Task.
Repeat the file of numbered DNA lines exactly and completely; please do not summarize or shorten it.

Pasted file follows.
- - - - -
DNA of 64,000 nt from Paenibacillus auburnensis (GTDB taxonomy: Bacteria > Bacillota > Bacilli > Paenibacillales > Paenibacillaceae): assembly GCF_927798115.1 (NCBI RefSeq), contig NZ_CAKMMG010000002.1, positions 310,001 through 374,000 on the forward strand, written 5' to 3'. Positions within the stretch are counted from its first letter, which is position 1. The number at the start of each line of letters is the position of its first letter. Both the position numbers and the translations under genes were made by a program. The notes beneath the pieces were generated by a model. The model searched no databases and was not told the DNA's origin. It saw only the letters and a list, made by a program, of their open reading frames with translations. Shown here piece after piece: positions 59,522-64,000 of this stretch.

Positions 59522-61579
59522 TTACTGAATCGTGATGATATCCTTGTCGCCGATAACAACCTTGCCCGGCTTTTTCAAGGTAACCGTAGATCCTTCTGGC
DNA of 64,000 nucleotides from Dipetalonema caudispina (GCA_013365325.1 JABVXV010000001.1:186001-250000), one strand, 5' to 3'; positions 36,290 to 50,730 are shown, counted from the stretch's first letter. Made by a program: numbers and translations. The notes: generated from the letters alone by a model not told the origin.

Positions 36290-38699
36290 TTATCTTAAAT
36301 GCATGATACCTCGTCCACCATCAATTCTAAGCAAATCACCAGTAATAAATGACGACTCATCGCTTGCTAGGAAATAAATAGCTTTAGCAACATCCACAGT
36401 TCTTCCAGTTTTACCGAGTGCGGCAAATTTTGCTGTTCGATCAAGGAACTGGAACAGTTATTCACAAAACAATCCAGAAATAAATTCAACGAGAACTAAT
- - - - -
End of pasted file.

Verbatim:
DNA of 64,000 nt from Paenibacillus auburnensis (GTDB taxonomy: Bacteria > Bacillota > Bacilli > Paenibacillales > Paenibacillaceae): assembly GCF_927798115.1 (NCBI RefSeq), contig NZ_CAKMMG010000002.1, positions 310,001 through 374,000 on the forward strand, written 5' to 3'. Positions within the stretch are counted from its first letter, which is position 1. The number at the start of each line of letters is the position of its first letter. Both the position numbers and the translations under genes were made by a program. The notes beneath the pieces were generated by a model. The model searched no databases and was not told the DNA's origin. It saw only the letters and a list, made by a program, of their open reading frames with translations. Shown here piece after piece: positions 59,522-64,000 of this stretch.

Positions 59522-61579
59522 TTACTGAATCGTGATGATATCCTTGTCGCCGATAACAACCTTGCCCGGCTTTTTCAAGGTAACCGTAGATCCTTCTGGC
DNA of 64,000 nucleotides from Dipetalonema caudispina (GCA_013365325.1 JABVXV010000001.1:186001-250000), one strand, 5' to 3'; positions 36,290 to 50,730 are shown, counted from the stretch's first letter. Made by a program: numbers and translations. The notes: generated from the letters alone by a model not told the origin.

Positions 36290-38699
36290 TTATCTTAAAT
36301 GCATGATACCTCGTCCACCATCAATTCTAAGCAAATCACCAGTAATAAATGACGACTCATCGCTTGCTAGGAAATAAATAGCTTTAGCAACATCCACAGT
36401 TCTTCCAGTTTTACCGAGTGCGGCAAATTTTGCTGTTCGATCAAGGAACTGGAACAGTTATTCACAAAACAATCCAGAAATAAATTCAACGAGAACTAAT